A safe working environment on the construction site is a collaborative effort

A safe working environment has to be created anew each day through collaborative effort. The foundation for these efforts is indispensable in this connection. And the preparation for this is done long before picking up a single tool.

A safe working and living environment with 16 Life Saving Rules

The number of fatal accidents in the construction sector has greatly increased in recent times. Since we are aware of the dangers on construction sites, safety is an extremely high priority in Heras. Among other things, Heras focuses on improving safe working and living environments on construction sites. We achieve this not only through our products, but also through our working methods on our own locations and the locations of the customer. 

Heras has its own HSE policy (HSE: Health, Safety and Environment) and the 16 Life Saving Rules. When our employee enters a construction site, he/she is not merely responsible for his/her own safety but also that of visitors or persons accompanying him/her, if any. These rules have been drawn up to optimally protect our own employees and partners.

A brief explanation of each Lifesaving Rule shall be found below.

1. Safety of (sub)contractors

Screen_Shot_2016-07-18_at_5.04.41_PM.pngThere are many fatal accidents amongst contractors. A pre-qualification system for (sub)contractors is extremely important. This ensures that subcontractors as well as our own employees can work safely. In the pre-qualification system, answers are requested to important questions such as: ‘who is present at my location?’, ‘What are the materials that this person has with him?’, ‘Have these materials been inspected?’, ‘Is the (sub)contractor insured?’ ‘What work will he be carrying out?’ Replying to these questions ensures that the persons who enter the premises shall carry out work safely.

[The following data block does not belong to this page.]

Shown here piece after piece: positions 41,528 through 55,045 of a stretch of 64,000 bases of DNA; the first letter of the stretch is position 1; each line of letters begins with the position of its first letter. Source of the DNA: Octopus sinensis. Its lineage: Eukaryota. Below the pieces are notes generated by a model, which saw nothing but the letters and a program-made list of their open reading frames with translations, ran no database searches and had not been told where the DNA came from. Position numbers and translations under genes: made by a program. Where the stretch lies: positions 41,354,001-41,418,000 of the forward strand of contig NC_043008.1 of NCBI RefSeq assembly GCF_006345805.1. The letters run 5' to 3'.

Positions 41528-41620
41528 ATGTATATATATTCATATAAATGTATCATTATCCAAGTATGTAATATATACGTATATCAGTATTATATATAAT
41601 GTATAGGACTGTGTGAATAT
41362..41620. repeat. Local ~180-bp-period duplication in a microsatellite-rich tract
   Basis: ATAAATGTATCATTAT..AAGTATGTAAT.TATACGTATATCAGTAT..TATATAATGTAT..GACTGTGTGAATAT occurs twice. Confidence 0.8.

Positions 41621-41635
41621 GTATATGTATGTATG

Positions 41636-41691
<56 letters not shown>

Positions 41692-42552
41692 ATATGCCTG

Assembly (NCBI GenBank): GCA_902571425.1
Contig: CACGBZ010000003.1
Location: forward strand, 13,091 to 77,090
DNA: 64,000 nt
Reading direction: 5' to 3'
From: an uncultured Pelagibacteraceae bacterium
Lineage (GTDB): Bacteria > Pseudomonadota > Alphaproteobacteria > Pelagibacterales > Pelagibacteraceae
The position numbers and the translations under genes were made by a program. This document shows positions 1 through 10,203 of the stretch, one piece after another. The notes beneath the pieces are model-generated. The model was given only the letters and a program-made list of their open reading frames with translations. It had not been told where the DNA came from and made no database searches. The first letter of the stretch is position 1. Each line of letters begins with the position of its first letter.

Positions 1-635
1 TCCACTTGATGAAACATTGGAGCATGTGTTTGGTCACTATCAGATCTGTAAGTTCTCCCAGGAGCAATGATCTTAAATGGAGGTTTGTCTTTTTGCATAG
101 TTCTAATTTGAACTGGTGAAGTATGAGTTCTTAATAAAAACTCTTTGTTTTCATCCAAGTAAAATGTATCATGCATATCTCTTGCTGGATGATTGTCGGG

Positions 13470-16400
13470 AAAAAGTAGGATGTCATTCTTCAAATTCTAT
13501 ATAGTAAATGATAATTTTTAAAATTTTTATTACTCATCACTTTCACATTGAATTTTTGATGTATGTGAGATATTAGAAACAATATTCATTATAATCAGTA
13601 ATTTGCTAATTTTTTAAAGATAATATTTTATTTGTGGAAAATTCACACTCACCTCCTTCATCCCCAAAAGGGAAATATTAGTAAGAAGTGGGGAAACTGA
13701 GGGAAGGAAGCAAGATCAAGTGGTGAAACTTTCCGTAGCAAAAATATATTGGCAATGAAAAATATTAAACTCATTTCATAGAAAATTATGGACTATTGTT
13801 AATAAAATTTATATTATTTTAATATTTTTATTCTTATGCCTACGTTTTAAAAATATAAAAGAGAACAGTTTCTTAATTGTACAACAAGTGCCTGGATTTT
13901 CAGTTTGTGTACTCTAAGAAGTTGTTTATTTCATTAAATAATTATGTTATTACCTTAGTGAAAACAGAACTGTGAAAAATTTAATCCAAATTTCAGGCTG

2. Machinery safety

Machines interact with humans. It is therefore extremely important that sufficient attention is focused on machines. ‘How do you use the machine?’, and ‘Which moving parts must be guarded/screened off?’ These are important questions. These Lifesaving Rules are supplemented with Machinery Safety Guidelines developed based on practical examples.

3. Ensuring machinery safety

Lockout1.png

A machine should not suddenly start operating and cause crushing injuries or falling accidents. It should not be switched on when work is being performed on the machine. All power supply should be switched off and secured against restarting. For this reason, various focal points to ensure this safety aspect were developed. 

Each year, there are thousands of industrial accidents involving machines. The vast majority of these accidents are caused by the unexpected switching on of the power supply. Lockout Tagout is a safety procedure in which machines and other power supply sources are switched off during maintenance and repair works. If there is a unique/ individual lock, you cannot switch on the machine. 

4. Electrical safety

Lockout.png

Over the years, there have been a large number of fatal accidents caused by electricity. It is therefore important that persons who work on electrical installations are trained for the same. 

  • If you use portable electrical appliances, check the same for damage, and whether the power cord and plug (socket outlet) are in an undamaged condition.
  • Ensure that all electrical rooms and cabinets (panels) are properly locked and can only be opened with a special key.

Never try to “tinker” with electrical equipment on your own, but call an expert employee (electrician).

5. Traffic safety at the location

Vehicle accidents are responsible for more than 60% of the fatal accidents in
our industry. Each location must have a written traffic safety plan based on an
open traffic safety analysis. ‘How are the traffic flows organised in your location?’ and ‘What are the locations in which there is pedestrian traffic?’ These are important questions. The aim is to keep pedestrians away from moving vehicles on the location, particularly fork-lift trucks, as far as possible.

6. Safe use of fork-lift trucks

Screen_Shot_2016-07-18_at_5.06.38_PM.png

A revolving light, a reversing horn, a speed limit (16 km/h forwards and 5 km/h backwards), and a seat belt. These are just a few extremely important considerations whenever fork-lift trucks are used.

It is also important that the fork-lift truck driver has undergone the appropriate training courses and that these are regularly repeated to enable the proper use of fork-lift trucks. As a pedestrian, you should keep in mind that the fork-lift truck driver has limited visibility.

7. Mobile telephones